‘El Camino’ Delivers Satisfying Closure

Photo courtesy of IMDb

Photo courtesy of IMDb.

Disclaimer: this review may contain mild spoilers for “El Camino: A Breaking Bad Movie” and other works in the “Breaking Bad” franchise.

If I could describe “El Camino: A Breaking Bad Movie” in two words, it would be traditional closure. I walked into the film knowing exactly what I wanted and left satisfied that I had received just that.  

Released in 2019, the film acts as an epilogue to the “Breaking Bad” franchise, almost functioning as a solo movie for Jesse Pinkman. Aaron Paul returns as Jesse, once again delivering a stunningly realistic and heart-wrenching performance of a broken man. 

One of my favorite aspects of the last season of “Breaking Bad” was how accurately Jesse’s character portrays PTSD and panic attacks. He has the acting ability to make the viewer feel the same hopeless grief he experiences, a shocking difference from his original characterization of a carefree drug dealer. 

I partially believe that’s why Jesse’s experience with PTSD is so heartbreaking–the fall from grace is so much more impactful, as the viewer has grown accustomed to his nonchalant and upbeat attitude. Jesse has always been one of my favorite characters in “Breaking Bad,” so I might be biased, but I felt the film gave his character justice. 

I have two minor complaints about the film. I personally felt the ending felt slightly rushed, and it concluded with the cliche “driving away to something unknown” trope. I don’t mind the ending too much; I just feel there are better ways it could have concluded. 

My other complaint doesn’t often come when I review films, but I felt it was too short. At 2 hours and 2 minutes of runtime, it felt like some things could have been elaborated on or extended. With the current runtime, I did not feel bored once. 

Going back to my previous point, I feel like the ending was missing a little more something, and this would have been a great time to add just a bit more closure to Jesse’s story. When the end credits rolled, I honestly thought the movie had skipped, and I tried to rewind it before I realized it was the actual ending. 

There was not a great deal of plot covered throughout the film; it almost just felt like an escape plan from start to finish, something I actually enjoyed about the film. The film knew its purpose and delivered precisely what the viewers wanted: closure for Jesse.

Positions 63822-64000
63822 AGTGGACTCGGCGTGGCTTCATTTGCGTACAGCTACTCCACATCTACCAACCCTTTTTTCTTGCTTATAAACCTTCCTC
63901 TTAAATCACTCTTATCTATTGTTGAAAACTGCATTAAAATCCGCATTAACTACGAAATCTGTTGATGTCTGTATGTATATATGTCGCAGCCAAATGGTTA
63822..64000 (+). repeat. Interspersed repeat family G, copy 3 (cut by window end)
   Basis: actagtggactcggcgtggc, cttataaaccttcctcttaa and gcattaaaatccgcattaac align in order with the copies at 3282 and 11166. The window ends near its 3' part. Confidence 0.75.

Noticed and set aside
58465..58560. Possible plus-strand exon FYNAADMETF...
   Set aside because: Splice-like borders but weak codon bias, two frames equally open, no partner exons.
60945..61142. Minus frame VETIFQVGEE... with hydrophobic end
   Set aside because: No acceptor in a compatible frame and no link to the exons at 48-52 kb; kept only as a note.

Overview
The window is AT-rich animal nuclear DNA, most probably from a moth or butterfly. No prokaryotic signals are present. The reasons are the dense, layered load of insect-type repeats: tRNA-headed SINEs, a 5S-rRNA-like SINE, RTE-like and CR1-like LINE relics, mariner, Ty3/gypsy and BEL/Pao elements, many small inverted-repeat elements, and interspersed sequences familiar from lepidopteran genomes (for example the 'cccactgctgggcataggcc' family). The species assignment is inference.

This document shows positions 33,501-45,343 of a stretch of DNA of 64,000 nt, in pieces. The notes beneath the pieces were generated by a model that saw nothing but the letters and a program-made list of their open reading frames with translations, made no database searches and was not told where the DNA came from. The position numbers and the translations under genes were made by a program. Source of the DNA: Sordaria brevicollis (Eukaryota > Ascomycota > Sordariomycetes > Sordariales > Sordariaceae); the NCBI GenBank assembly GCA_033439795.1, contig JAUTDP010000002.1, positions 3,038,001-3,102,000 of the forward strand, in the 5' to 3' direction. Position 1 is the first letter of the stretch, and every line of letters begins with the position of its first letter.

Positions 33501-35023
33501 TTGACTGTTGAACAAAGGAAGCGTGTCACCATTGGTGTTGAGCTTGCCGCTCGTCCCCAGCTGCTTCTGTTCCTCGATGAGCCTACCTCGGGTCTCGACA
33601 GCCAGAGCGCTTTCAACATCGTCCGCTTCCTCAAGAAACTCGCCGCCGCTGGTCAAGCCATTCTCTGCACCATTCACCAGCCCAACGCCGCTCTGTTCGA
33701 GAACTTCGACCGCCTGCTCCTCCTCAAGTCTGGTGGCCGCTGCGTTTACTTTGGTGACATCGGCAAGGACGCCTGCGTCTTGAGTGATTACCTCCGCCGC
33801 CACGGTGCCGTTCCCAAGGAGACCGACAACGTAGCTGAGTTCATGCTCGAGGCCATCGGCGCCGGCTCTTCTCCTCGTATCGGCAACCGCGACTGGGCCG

The thing about “El Camino” is that it’s almost like an elongated episode. It doesn’t have the same feeling as a film, but it makes it work.

The soundtrack isn’t overpowering but rather complements the storyline, adding tension when needed. The background noise, whether the radio or music, always blends with the movement on the screen rather than taking away from the action. 

The soundtrack and cinematography are quite similar to “Breaking Bad,” so chances are, if you enjoyed that, you would appreciate the additional context that “El Camino” provides. 

Vince Gilligan once again delivers a similar directing style to “Breaking Bad” and “Better Call Saul,” with trademark transition time-lapses of Albuquerque and New Mexico scenery and sunsets. 

However, I think it’s essential to watch the entirety of “Breaking Bad” before watching the finale. Without the context and deep relationships I had previously developed with the characters, the film would have probably seemed trivial and uninteresting. 

This film was the closure that “Breaking Bad” fans didn’t know they needed but definitely deserved. It’s almost like a parting gift to the franchise, as I cannot imagine another spinoff happening anytime soon (no matter how much I want one about Mike.)

The film is full of cameos and pings of nostalgia for previous characters, and I found myself satisfied with how much information was disclosed to the viewer. Personally, I was not a fan of the ambiguous ending of “Breaking Bad,” so finding out Walter White’s final fate through a casual radio playing in the background was one of my favorite aspects of the film. 

The tension in the film is beautifully crafted, leaving the viewer teetering on the edge of their seat, anxiously awaiting Jesse’s fate. There were moments when I genuinely was nervous Jesse would die and physically reacted to the screen. 

Jesse departs the film a scarred man, a complete contrast from the initial character the audience is used to seeing, but he leaves with the viewer hope for the start of a new life. 

Rate: 8.5/10